education, health and law enforcement. The current premier of
Victoria is Mr John Brumby.
Executive authority is vested in the Governor of Victoria
who represents and
is appointed by Queen Elizabeth
. The post is usually filled by a retired prominent
Victorian. The governor acts on the advice of the premier and
Victoria has a written constitution
. Enacted in 1975, but
based on the 1855 colonial constitution
establishes the parliament as the state's law-making body for
matters coming under state responsibility. The Victorian
Constitution can be amended by the parliament of Victoria. Under
new provisions to be enacted, changes to the Victorian Constitution
will be subjected to a plebiscite of votes, voting in a
The centre-left Australian Labor Party
centre-right Liberal Party of Australia
the rural-based National
Party of Australia
are Victoria's major political parties.
Traditionally, Labor is strongest in Melbourne's inner, working
class and western and northern suburbs, Morwell, Ballarat, Bendigo
and Geelong. The Liberals' main support lies in Melbourne's more
affluent eastern and outer suburbs, and some rural and regional
centres. The Nationals are strongest in Victoria's North Western
and Eastern rural regional areas. The ALP government of former
Premier Steve Bracks
has been in office
in Victoria since 1999 and was re-elected in 2002 and on 25
November 2006. See Victorian state election,
, and 2006
Victorian election campaign
Following the 2006 Victorian election, the balance of power in the
Legislative Council is now held by the Australian Greens
. This means that by
combining with the Liberal and National Party members, the Greens
can defeat proposed Government legislation.
On 27 July 2007, Premier Steve Bracks announced his resignation
from politics, saying that he needed to spend more time with his
family. The deputy premier, John Thwaites
announced later that day that he too would resign. Former Treasurer
was elected unopposed by the
Labor caucus as the new leader and became the 45th Premier of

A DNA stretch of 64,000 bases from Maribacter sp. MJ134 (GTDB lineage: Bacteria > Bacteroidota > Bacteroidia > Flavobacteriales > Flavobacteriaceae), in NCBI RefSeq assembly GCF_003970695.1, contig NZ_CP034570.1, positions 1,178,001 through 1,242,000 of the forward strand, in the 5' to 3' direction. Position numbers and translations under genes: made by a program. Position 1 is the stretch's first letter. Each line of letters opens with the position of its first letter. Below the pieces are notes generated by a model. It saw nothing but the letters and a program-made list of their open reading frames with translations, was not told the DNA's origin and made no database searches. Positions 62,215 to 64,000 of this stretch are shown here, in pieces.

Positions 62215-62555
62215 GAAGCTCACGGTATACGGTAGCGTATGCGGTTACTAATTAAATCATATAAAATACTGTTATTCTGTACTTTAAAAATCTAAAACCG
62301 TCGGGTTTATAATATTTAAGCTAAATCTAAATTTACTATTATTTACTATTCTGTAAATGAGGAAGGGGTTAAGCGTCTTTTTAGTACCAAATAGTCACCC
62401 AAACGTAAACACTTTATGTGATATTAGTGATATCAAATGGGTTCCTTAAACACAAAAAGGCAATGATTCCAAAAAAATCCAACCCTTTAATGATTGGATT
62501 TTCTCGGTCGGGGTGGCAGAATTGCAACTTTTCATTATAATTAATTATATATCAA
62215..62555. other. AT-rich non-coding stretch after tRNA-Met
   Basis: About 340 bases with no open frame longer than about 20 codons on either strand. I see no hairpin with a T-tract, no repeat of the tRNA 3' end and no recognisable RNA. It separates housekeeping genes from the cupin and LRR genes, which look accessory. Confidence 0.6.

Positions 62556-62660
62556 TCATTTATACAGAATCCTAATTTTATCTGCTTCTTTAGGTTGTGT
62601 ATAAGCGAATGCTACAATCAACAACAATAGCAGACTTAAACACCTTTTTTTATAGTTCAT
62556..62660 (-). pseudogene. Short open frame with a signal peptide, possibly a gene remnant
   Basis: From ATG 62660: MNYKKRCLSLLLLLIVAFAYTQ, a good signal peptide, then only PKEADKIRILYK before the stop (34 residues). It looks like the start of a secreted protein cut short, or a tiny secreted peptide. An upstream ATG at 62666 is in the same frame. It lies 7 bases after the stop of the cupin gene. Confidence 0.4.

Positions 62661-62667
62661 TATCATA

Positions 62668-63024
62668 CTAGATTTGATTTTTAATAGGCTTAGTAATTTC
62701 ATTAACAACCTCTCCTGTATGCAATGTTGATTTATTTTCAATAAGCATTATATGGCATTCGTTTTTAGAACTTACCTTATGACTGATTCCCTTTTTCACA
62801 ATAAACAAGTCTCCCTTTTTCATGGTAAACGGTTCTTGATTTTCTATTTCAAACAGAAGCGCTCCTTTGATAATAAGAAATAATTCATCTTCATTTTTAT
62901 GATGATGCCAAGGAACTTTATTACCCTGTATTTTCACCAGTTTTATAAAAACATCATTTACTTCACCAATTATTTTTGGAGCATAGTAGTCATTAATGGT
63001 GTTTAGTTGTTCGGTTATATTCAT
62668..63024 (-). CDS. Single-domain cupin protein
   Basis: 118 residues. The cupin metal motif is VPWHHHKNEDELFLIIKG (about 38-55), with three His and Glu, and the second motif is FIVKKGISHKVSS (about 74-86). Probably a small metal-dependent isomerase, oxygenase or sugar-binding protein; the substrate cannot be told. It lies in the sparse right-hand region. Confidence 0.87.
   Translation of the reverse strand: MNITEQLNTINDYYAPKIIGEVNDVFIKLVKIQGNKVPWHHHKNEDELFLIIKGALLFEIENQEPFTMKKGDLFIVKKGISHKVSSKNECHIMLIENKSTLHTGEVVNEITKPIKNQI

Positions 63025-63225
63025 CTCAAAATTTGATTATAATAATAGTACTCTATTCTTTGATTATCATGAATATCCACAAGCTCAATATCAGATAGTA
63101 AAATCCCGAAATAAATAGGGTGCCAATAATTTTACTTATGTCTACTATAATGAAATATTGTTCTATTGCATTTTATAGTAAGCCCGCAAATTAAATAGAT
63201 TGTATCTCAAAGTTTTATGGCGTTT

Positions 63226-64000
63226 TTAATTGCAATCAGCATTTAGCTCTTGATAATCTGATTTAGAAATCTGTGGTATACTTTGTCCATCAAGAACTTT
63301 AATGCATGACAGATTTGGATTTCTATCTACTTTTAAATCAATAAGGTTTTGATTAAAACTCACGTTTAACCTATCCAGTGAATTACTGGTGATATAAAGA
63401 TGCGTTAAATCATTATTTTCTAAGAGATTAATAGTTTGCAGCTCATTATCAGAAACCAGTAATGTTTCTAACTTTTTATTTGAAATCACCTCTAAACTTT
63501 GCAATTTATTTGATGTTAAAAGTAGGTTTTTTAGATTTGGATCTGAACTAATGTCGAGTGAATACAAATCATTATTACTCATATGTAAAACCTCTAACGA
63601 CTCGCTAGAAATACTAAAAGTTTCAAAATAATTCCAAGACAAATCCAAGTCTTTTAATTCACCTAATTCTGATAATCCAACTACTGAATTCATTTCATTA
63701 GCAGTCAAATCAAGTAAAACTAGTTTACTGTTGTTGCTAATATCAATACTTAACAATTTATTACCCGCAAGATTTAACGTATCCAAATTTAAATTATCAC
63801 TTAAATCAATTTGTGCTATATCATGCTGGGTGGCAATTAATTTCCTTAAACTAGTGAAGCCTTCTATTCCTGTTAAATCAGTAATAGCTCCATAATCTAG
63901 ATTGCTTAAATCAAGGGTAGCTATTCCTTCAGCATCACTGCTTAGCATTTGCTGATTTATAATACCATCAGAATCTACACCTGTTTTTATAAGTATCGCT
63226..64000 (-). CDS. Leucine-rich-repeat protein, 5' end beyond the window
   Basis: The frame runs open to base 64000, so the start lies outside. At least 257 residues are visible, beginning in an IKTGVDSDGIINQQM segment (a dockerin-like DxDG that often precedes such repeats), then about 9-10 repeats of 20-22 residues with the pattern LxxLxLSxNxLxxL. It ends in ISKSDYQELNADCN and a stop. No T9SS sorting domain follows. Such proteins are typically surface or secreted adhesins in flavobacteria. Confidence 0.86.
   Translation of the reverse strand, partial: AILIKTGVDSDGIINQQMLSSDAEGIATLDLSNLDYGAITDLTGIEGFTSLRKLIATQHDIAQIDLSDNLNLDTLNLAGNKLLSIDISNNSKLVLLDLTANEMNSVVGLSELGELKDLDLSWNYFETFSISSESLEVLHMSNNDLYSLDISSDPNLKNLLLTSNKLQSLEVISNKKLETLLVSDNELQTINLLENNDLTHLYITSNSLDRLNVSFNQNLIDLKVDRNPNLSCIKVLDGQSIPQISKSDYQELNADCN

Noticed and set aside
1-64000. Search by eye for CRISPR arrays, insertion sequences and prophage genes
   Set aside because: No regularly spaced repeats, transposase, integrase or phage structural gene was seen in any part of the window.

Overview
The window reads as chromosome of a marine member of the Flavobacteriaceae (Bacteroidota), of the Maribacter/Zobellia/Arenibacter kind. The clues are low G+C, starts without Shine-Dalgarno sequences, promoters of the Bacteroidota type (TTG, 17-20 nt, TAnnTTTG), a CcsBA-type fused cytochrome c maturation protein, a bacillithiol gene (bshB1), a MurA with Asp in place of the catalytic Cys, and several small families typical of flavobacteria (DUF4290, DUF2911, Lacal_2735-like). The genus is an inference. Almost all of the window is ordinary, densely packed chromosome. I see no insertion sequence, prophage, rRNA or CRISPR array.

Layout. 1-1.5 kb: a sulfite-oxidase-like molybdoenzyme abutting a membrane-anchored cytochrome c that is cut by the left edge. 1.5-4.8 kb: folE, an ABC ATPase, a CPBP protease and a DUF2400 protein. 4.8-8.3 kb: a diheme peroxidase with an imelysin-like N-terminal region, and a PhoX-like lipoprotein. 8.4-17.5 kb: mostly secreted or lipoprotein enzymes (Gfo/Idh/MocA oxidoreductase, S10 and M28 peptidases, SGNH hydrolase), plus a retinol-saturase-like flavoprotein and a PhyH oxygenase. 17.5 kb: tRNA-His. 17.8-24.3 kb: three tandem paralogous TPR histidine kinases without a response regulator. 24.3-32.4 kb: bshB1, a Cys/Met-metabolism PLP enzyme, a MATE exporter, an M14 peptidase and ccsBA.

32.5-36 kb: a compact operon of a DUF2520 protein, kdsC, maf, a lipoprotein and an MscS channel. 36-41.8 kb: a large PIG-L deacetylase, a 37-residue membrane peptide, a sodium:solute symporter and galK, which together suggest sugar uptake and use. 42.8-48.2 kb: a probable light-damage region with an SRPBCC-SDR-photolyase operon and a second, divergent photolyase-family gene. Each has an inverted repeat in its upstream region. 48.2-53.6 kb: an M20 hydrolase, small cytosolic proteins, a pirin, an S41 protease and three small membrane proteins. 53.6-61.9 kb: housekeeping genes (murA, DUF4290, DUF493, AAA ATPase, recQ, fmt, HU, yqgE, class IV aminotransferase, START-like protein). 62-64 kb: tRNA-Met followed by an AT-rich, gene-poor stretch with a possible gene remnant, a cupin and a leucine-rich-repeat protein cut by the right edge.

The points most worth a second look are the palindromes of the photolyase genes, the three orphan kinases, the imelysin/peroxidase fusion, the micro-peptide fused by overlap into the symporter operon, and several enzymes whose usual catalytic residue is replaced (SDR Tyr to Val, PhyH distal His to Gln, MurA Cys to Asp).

Victoria on Monday 30 July 2007.
Victorian voters elect 49 representatives to the Parliament of Australia
37 members of the House of Representatives
and 12 members of the Senate
Since 2007, the ALP has held 21 Victorian house seats, the Liberals
14 and the Nationals two. As of 1 July 2008, the Liberals will hold
six senate seats, the ALP five and the Family First Party
Victoria is incorporated into 79 municipalities
for the purposes of local
government, including 39 shires, 32 cities, seven rural cities and
one borough. Shire and city councils are responsible for functions
delegated by the Victorian parliament, such as city planning, road
infrastructure and waste management. Council revenue comes mostly
from property taxes and government grants.
Source: Victorian Parliamentary Library,
Department of Victorian Communities, Australian Electoral
estimates for Victoria
|Source: Dept of Planning and
See also: Demographics of
Melbourne, the state capital, is home
to more than seven in ten Victorians.
The 2006 Australian census reported that Victoria had 4,932,422
people resident at the time of the census, an increase of 6.2% on
the 1996 figure. The Australian Bureau of
estimates that by June 2007 the state's population
reached 5,205,200, and may well reach 7.2 million by 2050.
Victoria's founding Anglo-Celtic
population has been supplemented by successive waves of migrants
from southern and eastern
Europe, Southeast Asia and, most recently, the Horn of Africa
and the Middle East.
Victoria's population is ageing in proportion with the average of
the remainder of the Australian population.
About 72% of Victorians are Australian-born. This figure falls to
around 66% in Melbourne but rises to higher than 95% in some rural
areas in the north west of the state. Around two-thirds of
Victorians claim Australian, English or Irish ancestry. Less than
1% of Victorians identify themselves as Aboriginal
. The largest groups of
people born outside Australia came from the British Isles, China,
and New Zealand.
70% of Victorians live in Melbourne, located in the state's south.
Melbourne metropolitan area is home to an estimated 3.9 million
people. Leading urban centres include Geelong, Ballarat, Bendigo, Shepparton, Mildura, Warrnambool and the Latrobe
Victoria is Australia's most urbanised state: nearly 90% of
residents living in cities and towns. Since 1871, more than half of
all Victorians have lived in urban areas. Today, just over 12% of
Victorians live in rural areas. The drift of people into Melbourne
continues despite government efforts to encourage Victorians to
settle in regional areas.
Age structure and fertility
See also: Birth rate and
fertility rate in Australia
The government predicts that nearly a quarter of Victorians will be
aged over 60 by 2021. The 2006 census reveals that Australian
has crept upward from 35 to
37 since 2001, which reflects the population growth
peak of 1969–72.In 2007,
Victoria recorded a TFR
1.87, the highest after 1978. 
About 60.5% of Victorians describe themselves as Christian. Roman
Catholics form the single largest religious group in the state with
27.5% of Victorian population, followed by Anglicans and members of
the Uniting Church. Catholics and Protestants (including Anglicans)
in Victoria each form around 30% of the population. Buddhism, the
state's largest non-Christian religion, is also the fastest growing
with 132,634. Victoria is also home of 109,370 Muslims
and 41,105 Jews
. Around 20% of Victorians claim no
religion, and even amongst those who declare a religious
affiliation, church attendance is low.
In 2008, the levels of couples choosing to marry in a church had
dropped to 36 percent; the other 64 percent chose to register their